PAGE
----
I know most people are probably thinking the best solution would be to just give up windows development :), but that's not an option right now for me. Any suggestions to improve my experience are appreciated. I'm still evaluating but leaning toward just going back to my two system rodeo with the air + windows laptop.
     
  2. ehfz macrumors member

    Joined:
    Jul 24, 2013
    #2
    I run a Windows 7 VM via VirtualBox on the latest 15" rMBP (top model with 16GB), however I haven't done too much heavy lifting with it yet. You're right that it's annoying that the dGPU automatically goes on when the VM starts, however I haven't noticed the fans spinning up at all just by opening the VM, I still have to apply some steady CPU or GPU load for longer than 10 seconds to hear any fan ramp up. The fans aren't a cure-all, but the nicest thing about them is that if you aren't pinning the CPU they are more or less completely silent.

    You're likely to get better native performance using bootcamp, but that may be annoying for your workflow I'm guessing?
     
  3. Starfyre, Oct 29, 2013
    Last edited: Oct 29, 2013

    Starfyre macrumors 68000

    Starfyre

    Joined:
    Nov 7, 2010
    #3
    Could you confirm whether bootcamp causes fans to go crazy? and if gfxcardstatus can help keep the dGPU off while running Virtualbox?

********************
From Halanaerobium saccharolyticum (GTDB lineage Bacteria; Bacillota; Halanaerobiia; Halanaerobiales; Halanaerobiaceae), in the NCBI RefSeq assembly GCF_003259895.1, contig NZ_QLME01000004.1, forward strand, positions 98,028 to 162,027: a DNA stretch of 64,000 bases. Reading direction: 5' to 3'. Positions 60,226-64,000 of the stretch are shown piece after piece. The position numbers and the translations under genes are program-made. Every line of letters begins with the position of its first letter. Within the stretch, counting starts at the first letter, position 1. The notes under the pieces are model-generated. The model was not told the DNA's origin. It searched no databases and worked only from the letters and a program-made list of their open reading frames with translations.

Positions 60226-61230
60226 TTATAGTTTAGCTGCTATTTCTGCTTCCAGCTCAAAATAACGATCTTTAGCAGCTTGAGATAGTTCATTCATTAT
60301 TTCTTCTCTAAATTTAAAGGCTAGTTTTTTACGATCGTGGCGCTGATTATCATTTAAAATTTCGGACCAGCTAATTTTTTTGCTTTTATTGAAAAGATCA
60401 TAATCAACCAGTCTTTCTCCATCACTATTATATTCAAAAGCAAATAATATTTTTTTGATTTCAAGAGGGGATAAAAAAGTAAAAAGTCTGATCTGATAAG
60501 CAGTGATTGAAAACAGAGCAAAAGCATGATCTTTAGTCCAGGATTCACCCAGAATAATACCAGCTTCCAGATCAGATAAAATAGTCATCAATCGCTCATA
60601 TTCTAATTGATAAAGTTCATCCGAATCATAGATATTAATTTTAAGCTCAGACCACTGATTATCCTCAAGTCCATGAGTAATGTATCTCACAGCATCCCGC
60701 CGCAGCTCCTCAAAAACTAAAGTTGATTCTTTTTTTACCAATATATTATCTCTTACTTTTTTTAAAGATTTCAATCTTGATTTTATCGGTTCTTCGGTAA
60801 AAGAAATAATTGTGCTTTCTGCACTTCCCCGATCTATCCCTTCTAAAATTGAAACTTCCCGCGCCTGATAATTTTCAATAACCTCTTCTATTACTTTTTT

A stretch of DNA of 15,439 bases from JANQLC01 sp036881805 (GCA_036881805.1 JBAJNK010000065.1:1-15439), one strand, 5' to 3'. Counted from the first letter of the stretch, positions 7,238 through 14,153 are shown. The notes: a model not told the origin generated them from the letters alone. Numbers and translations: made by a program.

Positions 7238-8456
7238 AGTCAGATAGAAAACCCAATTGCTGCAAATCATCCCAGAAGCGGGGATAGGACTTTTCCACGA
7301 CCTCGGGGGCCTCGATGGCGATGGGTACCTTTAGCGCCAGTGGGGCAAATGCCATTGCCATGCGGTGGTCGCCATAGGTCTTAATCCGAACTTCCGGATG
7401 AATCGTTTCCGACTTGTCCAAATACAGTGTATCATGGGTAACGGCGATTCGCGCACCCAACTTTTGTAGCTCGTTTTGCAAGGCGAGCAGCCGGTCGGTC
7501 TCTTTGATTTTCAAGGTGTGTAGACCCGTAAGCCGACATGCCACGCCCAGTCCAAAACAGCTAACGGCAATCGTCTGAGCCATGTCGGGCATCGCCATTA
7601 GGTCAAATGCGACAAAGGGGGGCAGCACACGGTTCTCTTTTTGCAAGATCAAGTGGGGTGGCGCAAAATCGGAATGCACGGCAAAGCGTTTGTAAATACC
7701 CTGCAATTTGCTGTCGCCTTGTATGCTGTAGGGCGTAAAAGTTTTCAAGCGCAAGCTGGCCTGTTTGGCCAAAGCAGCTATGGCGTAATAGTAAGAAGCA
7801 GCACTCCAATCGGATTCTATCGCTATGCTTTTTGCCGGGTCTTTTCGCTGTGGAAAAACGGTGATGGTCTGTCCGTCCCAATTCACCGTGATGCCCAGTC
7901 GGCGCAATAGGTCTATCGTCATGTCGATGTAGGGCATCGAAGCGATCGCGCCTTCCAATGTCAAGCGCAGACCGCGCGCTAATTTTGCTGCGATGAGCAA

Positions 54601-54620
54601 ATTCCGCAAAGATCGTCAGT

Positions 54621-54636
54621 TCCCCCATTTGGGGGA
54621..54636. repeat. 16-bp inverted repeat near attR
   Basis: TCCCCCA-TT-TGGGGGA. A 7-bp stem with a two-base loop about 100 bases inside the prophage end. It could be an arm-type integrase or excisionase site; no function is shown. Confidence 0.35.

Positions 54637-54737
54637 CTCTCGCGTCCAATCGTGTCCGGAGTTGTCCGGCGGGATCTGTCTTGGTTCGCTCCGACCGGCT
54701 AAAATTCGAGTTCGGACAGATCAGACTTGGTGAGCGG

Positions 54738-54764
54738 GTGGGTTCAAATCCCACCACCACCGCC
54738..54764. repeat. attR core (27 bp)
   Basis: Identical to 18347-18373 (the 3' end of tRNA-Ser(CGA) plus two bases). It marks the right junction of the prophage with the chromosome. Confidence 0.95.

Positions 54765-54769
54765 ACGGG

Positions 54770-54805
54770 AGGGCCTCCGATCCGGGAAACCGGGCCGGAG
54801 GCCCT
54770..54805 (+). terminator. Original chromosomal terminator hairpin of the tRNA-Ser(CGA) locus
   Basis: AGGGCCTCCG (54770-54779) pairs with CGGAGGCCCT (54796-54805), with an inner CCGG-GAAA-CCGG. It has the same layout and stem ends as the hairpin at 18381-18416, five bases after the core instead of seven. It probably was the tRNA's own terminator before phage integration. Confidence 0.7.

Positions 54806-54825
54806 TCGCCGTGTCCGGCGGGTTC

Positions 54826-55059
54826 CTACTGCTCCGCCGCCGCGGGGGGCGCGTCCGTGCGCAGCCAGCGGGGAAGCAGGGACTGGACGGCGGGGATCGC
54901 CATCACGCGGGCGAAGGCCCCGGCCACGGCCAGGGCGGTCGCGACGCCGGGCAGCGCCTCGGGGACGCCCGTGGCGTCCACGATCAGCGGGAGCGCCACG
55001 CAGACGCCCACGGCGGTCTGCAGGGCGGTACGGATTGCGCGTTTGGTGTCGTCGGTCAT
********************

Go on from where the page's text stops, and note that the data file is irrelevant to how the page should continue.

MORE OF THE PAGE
4. LaravelNick macrumors member

    Joined:
    Aug 14, 2013
    #4
    I'm interested in doing exactly the same thing.

    Is this one of the new Macbooks that have just released ?

    Do you have SQL Server installed as a matter of interest please ?

    Thanks.
     
  5. Animalk macrumors 6502

    Joined:
    May 27, 2007
    Location:
    Montreal Canada
    #5
    I don't have any experience doing development on a local OS X VM running Windows because I know performance will be an issue when compiling and building substantial software.

    I've tried VM-Ware and Parallels for much simpler use cases than software development and I found the performance unsatisfactory. So I never even bothered trying software development.

    I would go with running Windows on a bootcamp partition. Also depending on what kind of software you are doing, I would look into remote/distributed compilation and building if your tools/software allow it.